Providence ranked "most exciting mid-sized city"

April 10, 2014 - Rhode Island

Jan Brodie, I-195 Redevelopment District Commission

This past month, Providence has been gathering an extraordinary collection of rankings that reflect its quality of life and livability. It has been ranked the "Most Exciting mid-sized City" by, which recognized Providence's youthfulness, live music, nightlife, restaurants and outdoor activities. ranked Rhode Island's capital as the "#2 Best Downtown" in the nation, and Travel and Leisure deemed the Providence the "4th Best Hipster City" in the U.S.
Pretty impressive stuff for the capital city in the country's smallest state.
The rankings speak to one of The LINK's great strengths. Nineteen acres in Providence's downtown, 8 acres of new parks, and a cool urban environment all attract people, especially young professionals, who want to live and work here. The LINK's RFI and Developers' Toolkit are generating a lot of interest from investors and developers who recognize the great potential Providence offers.
Of course it takes more than good food and a hip downtown to spur economic development and address the core mission of the 195 Redevelopment Commission. At the nexus of colleges and universities and major health care institutions, The LINK can support up to 3 million s/f of new development.
There are challenges to making the math work for new construction- whether it be commercial, hospitality or residential. You'll note the 195 Redevelopment Commission has addressed some of those challenges already. State and city officials have worked with the commission to put in place flexible zoning and expedited permitting. The commission will not hold a project up and will offer approvals within 60-90 days of submission. Following project approval it will only take as long as the developer needs to put drawings and financing together, to put a shovel in the ground. The LINK has master environmental permitting and newly updated infrastructure including utilities, roads, sidewalks and technology. The pad ready sites are designed to save developers time and money.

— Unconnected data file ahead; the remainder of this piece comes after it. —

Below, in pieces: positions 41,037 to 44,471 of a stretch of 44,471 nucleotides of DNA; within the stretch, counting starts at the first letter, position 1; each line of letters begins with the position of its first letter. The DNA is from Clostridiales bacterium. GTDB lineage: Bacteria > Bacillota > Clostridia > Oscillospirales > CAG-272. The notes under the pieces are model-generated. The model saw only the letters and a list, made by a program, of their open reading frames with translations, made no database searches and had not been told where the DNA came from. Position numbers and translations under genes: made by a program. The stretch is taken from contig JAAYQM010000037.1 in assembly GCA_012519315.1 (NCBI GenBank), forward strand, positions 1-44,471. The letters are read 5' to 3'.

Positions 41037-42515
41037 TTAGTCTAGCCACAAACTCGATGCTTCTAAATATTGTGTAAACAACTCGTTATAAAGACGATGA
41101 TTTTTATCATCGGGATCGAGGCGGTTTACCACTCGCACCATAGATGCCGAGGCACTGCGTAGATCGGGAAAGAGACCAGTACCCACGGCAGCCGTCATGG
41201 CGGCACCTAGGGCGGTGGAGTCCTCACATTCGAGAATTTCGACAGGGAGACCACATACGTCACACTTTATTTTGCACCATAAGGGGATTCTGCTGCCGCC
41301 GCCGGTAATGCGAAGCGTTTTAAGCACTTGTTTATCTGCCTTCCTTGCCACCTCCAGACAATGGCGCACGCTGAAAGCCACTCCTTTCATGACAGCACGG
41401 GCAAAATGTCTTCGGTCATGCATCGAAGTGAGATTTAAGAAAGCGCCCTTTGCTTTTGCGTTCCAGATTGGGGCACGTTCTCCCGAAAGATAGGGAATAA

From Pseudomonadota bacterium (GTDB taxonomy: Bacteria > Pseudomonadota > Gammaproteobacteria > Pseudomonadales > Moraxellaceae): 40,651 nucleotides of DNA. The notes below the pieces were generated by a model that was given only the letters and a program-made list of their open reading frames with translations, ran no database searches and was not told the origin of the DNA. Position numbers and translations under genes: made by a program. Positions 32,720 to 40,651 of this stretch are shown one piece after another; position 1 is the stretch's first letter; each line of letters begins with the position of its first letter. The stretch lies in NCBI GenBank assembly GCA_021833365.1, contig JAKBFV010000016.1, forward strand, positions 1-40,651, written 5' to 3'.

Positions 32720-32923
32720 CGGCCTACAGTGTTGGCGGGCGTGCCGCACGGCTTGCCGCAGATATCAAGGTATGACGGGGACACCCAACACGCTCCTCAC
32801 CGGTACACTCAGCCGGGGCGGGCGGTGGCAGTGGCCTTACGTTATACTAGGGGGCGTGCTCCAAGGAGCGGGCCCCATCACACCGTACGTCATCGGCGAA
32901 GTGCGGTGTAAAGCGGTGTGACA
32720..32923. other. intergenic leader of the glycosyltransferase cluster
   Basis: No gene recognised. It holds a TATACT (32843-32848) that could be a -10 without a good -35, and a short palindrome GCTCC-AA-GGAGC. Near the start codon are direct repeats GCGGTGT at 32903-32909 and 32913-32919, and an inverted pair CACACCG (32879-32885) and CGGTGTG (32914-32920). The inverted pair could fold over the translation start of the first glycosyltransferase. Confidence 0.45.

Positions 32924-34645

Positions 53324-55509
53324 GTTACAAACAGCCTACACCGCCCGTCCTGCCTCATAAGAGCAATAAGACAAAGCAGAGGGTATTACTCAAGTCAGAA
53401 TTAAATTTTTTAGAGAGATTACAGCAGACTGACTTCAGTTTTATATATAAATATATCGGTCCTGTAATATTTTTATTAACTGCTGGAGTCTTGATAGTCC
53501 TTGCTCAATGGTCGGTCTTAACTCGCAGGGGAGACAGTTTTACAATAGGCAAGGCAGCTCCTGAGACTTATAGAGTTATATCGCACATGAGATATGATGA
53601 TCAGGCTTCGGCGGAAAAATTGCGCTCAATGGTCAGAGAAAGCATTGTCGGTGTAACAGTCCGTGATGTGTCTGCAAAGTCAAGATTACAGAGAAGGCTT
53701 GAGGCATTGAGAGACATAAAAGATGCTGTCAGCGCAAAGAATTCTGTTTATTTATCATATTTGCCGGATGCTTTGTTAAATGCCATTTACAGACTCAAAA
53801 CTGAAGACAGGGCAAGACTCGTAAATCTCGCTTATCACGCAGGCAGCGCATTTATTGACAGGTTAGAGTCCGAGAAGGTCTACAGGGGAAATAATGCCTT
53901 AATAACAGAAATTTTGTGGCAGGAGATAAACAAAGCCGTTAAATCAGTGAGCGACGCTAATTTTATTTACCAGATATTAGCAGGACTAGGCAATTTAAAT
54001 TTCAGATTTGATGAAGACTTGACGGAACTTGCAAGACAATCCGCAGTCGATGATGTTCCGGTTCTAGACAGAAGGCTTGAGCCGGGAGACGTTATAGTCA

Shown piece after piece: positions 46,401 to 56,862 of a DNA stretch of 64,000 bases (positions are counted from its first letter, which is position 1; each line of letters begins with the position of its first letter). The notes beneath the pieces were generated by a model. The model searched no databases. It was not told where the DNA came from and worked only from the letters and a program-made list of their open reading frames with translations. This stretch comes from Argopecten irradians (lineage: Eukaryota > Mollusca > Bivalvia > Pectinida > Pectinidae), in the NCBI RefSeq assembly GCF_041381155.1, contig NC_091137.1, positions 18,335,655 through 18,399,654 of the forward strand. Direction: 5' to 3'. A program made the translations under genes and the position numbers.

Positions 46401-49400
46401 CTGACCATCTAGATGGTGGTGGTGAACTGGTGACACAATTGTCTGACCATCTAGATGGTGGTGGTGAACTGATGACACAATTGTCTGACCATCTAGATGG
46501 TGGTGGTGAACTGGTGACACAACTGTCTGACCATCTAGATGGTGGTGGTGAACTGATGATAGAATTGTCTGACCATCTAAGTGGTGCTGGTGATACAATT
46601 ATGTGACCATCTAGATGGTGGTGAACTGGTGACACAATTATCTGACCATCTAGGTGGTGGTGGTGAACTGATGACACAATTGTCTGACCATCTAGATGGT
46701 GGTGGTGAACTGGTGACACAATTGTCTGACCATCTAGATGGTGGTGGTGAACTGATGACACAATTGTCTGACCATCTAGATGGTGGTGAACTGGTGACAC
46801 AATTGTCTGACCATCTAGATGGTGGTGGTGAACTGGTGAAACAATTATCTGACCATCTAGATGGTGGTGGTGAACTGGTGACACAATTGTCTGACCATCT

Developers often ask us if there are additional incentives, including tax stabilization treaties, tax credits or grants. Our public officials have signaled a willingness to work with each project - especially those that foster economic development. In fact there are some tax credits for creators of knowledge economy jobs. While there are not district wide incentives in place for The LINK, the commission will act as a partner for developers. Together we will approach public entities to craft packages that make sense. This one-off approach allows the state and city to tailor incentives to development initiatives.
We all recognize The LINK moves forward as part of a public private partnership, one that can reshape Providence's skyline and bring together businesses, neighborhoods, researchers and educators in an atmosphere of growth.
One last ranking for Providence - #8 in America's Best Beer Cities poll, so come lift a mug of the latest Pale Ale and have a look.
Jan Brodie is executive director of I-195 Redevelopment District Commission, Providence, R.I.


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